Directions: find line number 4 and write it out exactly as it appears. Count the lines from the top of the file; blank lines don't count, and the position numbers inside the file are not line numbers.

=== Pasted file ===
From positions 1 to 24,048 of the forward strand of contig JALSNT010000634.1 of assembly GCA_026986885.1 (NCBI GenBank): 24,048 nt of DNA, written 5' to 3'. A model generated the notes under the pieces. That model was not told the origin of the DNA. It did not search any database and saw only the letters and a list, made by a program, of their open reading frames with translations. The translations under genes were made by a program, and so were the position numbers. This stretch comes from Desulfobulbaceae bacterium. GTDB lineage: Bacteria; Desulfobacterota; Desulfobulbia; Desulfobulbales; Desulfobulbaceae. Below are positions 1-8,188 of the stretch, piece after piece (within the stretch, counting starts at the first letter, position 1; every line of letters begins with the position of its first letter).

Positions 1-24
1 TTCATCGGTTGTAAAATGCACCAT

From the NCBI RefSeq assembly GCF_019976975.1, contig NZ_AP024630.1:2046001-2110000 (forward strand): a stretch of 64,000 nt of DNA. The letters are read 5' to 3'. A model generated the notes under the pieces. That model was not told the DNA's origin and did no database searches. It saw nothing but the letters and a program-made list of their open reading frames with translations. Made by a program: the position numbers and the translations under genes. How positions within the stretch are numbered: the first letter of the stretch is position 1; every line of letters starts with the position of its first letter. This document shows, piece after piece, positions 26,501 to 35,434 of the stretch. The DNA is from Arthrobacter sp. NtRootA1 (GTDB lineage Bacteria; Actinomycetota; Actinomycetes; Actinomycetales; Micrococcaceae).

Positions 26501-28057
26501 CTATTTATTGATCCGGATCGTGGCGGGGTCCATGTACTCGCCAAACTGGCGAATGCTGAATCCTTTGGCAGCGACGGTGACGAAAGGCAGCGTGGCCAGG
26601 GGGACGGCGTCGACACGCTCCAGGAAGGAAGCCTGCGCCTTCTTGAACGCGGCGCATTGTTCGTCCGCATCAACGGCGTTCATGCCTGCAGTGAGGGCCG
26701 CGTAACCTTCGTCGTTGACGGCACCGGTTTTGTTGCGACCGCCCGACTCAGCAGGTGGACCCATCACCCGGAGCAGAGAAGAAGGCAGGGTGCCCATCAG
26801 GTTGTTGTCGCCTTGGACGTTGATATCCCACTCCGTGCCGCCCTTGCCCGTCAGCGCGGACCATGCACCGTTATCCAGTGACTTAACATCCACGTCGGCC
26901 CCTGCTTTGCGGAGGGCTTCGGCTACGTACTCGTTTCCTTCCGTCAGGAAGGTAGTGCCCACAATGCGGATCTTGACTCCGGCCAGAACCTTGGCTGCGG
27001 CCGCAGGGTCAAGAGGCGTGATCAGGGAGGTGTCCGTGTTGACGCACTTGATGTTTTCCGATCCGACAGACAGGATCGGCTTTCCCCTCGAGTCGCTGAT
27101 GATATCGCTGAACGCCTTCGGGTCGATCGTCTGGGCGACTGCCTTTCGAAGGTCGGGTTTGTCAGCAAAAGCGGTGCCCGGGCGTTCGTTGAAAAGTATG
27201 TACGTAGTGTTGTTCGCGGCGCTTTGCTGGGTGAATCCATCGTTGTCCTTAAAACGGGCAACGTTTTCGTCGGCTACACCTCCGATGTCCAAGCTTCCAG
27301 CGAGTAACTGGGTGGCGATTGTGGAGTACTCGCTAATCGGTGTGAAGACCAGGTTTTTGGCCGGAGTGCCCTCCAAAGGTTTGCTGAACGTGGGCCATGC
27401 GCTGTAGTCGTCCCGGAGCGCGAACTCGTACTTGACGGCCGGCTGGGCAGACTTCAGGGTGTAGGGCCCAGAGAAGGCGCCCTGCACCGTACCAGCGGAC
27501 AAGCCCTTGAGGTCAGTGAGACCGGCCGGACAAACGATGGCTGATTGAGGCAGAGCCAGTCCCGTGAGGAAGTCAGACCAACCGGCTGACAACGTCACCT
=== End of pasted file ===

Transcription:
From the NCBI RefSeq assembly GCF_019976975.1, contig NZ_AP024630.1:2046001-2110000 (forward strand): a stretch of 64,000 nt of DNA. The letters are read 5' to 3'. A model generated the notes under the pieces. That model was not told the DNA's origin and did no database searches. It saw nothing but the letters and a program-made list of their open reading frames with translations. Made by a program: the position numbers and the translations under genes. How positions within the stretch are numbered: the first letter of the stretch is position 1; every line of letters starts with the position of its first letter. This document shows, piece after piece, positions 26,501 to 35,434 of the stretch. The DNA is from Arthrobacter sp. NtRootA1 (GTDB lineage Bacteria; Actinomycetota; Actinomycetes; Actinomycetales; Micrococcaceae).